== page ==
Miss BalaTreating dramatic convention like it was industrial garbage director/co-writer Gerardo Naranjo's attempt at agitprop cinema is a frustrating mess. While "Miss Bala" may have some effect of reducing tourism to Mexico's Baja region, where the story takes place, it comes off as an exploitation film made to fan the egos of its filmmakers. Newcomer Stephanie Sigman plays Laura Guerrero, a homely peasant girl from Tijuana with an unreasonable dream of competing in the local Miss Baja beauty pageant--no telling why the film isn't titled "Miss Baja." Laura stumbles into a party full of American DEA agents to meet up with her best friend just as a local mob of hit men attack the fiesta to wipe out everyone present. The filmmaker's attempt at making the shoot 'em up violence entertaining with tricks of light has the opposite effect. Laura miraculously survives but makes the time-honored mistake of putting her trust in a corrupt police officer who simply hands her over to the men responsible for the previous night's bloodletting. Mob-leader Lino (Noe Hernandez) hatches a hair-brained scheme to leverage Laura into the fraudulent Miss Baja Beauty Pageant so she can get next to a local General Lino wants to assassinate. Talk about hackneyed storytelling. There isn't much story here, and what little there is is barely enough to keep a fully caffeinated viewer awake. It's confounding why so much critical praise has been lavished on "Miss Bala" during its tour of film festivals. Here is a low-budget fiasco that should have gone straight to DVD.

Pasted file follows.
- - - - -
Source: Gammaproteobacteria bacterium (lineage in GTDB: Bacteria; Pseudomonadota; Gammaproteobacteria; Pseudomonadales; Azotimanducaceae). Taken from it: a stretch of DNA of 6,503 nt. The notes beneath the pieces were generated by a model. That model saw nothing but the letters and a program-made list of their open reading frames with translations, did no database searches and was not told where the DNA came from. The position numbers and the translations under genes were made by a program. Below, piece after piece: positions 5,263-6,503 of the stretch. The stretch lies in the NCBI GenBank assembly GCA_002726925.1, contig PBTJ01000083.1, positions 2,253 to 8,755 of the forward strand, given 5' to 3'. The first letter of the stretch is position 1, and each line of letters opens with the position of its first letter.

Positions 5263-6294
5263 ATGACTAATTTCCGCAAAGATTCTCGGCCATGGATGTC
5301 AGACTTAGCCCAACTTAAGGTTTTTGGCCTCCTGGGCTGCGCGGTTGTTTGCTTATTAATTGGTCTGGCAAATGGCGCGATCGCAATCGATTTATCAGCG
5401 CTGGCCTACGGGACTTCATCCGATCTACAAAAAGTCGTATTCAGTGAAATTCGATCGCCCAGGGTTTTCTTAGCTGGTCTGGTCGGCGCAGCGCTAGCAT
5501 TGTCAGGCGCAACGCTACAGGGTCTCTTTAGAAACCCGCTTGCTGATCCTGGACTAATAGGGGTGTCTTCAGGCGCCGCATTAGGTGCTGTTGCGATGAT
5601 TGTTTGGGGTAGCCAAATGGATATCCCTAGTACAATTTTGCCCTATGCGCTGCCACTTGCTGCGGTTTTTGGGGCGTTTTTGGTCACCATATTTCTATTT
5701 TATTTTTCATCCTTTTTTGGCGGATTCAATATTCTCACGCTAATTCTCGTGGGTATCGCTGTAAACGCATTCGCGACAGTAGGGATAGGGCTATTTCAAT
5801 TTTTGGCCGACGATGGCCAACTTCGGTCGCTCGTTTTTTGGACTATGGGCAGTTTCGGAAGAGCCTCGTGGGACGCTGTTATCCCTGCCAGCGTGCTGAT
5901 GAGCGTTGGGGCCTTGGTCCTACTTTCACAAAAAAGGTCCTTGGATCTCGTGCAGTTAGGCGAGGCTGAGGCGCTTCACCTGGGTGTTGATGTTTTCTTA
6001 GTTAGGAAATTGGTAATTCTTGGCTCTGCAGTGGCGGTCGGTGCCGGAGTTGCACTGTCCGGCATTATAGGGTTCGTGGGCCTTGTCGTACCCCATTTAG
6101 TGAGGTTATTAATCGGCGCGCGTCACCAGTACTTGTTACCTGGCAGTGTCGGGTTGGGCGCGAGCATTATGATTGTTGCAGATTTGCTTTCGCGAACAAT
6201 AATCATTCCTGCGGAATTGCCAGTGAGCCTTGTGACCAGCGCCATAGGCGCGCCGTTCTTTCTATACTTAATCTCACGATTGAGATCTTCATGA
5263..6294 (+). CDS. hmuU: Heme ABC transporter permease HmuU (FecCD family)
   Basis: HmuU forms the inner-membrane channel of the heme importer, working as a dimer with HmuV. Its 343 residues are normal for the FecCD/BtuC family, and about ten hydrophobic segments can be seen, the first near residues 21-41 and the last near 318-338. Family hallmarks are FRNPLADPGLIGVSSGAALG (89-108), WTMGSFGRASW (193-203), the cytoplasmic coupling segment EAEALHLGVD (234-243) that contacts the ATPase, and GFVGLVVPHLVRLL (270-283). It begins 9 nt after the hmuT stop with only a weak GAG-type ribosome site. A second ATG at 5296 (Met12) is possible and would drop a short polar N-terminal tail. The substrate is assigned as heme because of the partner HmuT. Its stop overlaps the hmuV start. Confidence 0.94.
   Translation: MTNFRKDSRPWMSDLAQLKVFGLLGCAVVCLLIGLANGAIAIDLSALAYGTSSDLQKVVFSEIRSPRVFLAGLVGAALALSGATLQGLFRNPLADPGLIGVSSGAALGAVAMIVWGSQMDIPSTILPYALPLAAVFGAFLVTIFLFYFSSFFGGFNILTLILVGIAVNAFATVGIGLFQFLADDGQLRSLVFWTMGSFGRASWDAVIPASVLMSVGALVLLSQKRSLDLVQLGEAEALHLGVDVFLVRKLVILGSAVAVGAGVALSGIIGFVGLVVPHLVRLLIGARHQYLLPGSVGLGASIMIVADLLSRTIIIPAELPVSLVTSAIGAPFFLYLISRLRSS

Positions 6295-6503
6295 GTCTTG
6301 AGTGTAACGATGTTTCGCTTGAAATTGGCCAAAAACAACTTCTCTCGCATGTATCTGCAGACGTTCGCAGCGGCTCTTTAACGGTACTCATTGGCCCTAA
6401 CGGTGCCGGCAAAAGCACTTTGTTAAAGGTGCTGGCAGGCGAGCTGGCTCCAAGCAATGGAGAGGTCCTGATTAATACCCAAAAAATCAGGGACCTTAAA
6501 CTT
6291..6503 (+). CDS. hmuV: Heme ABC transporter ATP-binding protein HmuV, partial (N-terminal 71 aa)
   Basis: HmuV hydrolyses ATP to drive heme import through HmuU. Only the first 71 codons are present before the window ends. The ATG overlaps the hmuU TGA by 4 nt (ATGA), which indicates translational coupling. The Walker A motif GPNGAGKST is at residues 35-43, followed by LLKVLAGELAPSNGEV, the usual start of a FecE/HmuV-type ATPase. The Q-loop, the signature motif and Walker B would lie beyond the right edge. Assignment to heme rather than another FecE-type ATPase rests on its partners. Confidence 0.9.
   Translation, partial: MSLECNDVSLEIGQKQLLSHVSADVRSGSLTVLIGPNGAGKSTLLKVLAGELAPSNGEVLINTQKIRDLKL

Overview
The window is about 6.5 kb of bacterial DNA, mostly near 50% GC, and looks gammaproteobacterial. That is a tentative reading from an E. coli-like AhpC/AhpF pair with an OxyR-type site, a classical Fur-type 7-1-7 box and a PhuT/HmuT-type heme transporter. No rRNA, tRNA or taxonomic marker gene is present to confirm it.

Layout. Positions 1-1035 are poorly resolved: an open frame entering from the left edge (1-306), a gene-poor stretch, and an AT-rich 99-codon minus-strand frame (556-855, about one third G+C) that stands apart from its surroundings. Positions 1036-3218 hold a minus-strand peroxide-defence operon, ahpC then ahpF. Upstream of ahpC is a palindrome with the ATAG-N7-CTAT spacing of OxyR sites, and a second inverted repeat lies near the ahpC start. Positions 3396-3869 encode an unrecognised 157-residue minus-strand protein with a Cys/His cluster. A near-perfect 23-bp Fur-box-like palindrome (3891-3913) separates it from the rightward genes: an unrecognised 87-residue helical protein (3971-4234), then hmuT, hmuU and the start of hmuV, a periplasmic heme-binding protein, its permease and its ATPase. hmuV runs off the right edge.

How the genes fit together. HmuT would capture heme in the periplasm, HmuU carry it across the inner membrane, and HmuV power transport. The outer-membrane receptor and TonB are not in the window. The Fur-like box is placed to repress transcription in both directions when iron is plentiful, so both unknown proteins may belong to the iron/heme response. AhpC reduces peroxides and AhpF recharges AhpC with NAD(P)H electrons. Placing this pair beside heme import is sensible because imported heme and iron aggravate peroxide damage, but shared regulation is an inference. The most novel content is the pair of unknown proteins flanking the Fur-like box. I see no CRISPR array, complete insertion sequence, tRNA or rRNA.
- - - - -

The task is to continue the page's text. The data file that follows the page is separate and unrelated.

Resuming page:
Rated R. 113 mins. (D+) (One Star - out of five/no halves)

October 19, 2011

Le Havre - NYFF 2011